As bioinformatics datasets grow ever larger, and analyses become increasingly complex, there is a need for data handling infrastructures to keep pace with developing technology. Large-scale bioinformatics analyses often require the use of multiple existing software tools, each of which may be computationally intensive. In addition, the output of one tool often needs to be fed as input into other tools, thereby forming connected pipelines of data flow. Moreover, many iterations of these pipelines may need to be executed due to the large number of data items to be analysed.
Microbase makes use of available Grid or Cloud compute resources in order to enact distributed workflows consisting of multiple analysis software packages. These workflows can exploit the inherent parallelism present in such environments. Using the Microbase framework, it is possible to obtain input files and store output result files for each software tool in a straightforward manner, regardless of where the files physically reside. The system also detects and appropriately handles failures that can occur while a workflow is executing.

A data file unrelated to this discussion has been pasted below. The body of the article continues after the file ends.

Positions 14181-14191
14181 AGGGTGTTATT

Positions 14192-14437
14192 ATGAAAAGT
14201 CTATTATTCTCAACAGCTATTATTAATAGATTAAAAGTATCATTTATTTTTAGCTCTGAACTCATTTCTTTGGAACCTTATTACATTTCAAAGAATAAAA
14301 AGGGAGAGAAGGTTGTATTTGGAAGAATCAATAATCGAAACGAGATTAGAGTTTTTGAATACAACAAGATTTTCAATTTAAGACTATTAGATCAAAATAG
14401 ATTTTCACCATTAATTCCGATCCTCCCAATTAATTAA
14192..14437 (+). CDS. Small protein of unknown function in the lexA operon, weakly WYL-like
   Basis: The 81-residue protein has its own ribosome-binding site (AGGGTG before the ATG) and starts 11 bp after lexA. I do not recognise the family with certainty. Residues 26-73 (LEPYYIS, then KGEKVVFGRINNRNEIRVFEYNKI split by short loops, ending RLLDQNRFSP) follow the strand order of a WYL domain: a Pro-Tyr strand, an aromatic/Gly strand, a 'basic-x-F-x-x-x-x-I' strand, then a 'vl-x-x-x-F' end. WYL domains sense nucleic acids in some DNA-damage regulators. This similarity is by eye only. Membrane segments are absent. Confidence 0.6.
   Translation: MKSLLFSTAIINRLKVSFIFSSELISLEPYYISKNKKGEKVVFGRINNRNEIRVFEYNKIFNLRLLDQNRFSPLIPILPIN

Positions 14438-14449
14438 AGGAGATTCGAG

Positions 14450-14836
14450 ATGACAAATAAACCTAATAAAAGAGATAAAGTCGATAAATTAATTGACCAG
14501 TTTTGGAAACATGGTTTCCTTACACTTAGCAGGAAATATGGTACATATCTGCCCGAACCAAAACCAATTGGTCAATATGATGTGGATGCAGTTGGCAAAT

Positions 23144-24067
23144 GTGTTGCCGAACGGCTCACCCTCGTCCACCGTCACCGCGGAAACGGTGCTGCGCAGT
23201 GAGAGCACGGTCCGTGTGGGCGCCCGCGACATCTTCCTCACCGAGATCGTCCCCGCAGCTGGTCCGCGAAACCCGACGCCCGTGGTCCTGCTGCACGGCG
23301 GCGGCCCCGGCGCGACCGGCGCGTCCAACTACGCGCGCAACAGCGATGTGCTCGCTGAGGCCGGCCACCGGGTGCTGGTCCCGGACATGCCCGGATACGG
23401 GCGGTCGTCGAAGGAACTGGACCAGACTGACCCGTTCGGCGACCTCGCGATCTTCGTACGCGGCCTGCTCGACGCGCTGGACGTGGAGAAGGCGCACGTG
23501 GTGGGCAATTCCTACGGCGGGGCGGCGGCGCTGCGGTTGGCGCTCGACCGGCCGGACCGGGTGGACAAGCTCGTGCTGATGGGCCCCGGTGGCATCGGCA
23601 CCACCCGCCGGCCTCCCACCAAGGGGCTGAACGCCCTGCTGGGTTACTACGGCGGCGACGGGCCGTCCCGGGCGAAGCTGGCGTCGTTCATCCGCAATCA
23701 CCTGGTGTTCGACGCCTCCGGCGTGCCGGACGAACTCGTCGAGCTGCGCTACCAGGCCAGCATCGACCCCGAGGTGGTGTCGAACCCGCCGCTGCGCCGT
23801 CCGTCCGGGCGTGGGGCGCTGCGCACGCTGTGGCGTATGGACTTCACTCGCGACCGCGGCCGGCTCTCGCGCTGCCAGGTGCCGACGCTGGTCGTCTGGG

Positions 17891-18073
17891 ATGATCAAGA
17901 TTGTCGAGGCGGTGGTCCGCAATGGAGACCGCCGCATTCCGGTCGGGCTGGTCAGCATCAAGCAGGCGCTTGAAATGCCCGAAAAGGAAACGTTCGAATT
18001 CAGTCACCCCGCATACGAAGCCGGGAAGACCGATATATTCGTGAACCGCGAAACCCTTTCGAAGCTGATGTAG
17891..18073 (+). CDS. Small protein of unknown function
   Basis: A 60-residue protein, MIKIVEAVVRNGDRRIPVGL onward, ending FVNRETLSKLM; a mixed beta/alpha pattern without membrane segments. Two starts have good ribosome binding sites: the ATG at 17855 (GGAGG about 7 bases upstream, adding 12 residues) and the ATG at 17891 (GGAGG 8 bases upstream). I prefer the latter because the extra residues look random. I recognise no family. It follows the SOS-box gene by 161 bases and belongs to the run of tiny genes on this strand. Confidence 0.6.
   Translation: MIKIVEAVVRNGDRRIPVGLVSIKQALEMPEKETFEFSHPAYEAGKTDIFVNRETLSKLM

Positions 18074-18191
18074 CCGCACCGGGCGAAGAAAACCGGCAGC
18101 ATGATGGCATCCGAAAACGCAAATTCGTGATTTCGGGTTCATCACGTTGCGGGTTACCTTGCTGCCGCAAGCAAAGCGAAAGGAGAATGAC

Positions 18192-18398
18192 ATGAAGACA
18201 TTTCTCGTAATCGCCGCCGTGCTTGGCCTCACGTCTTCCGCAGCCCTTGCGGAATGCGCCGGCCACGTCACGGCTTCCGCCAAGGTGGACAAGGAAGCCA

Microbase2.0 is our current stable release. The architecture is almost entirely distributed (see Figure) and therefore does not require any centralised components. System status information such as job queues are stored in distributed shared memory, courtesy of a Hazelcast data Grid. File storage for workflow components is provided by the Microbase Filesystem (MBFS) API. A number of MBFS plugins are currently available that allow file storage and retrieval from a local filesystem, or Amazon S3 Cloud storage. An experimental BitTorrent transfer mechanism is also provided for bandwidth-efficient transfers of large files simultaneously to a large number of nodes.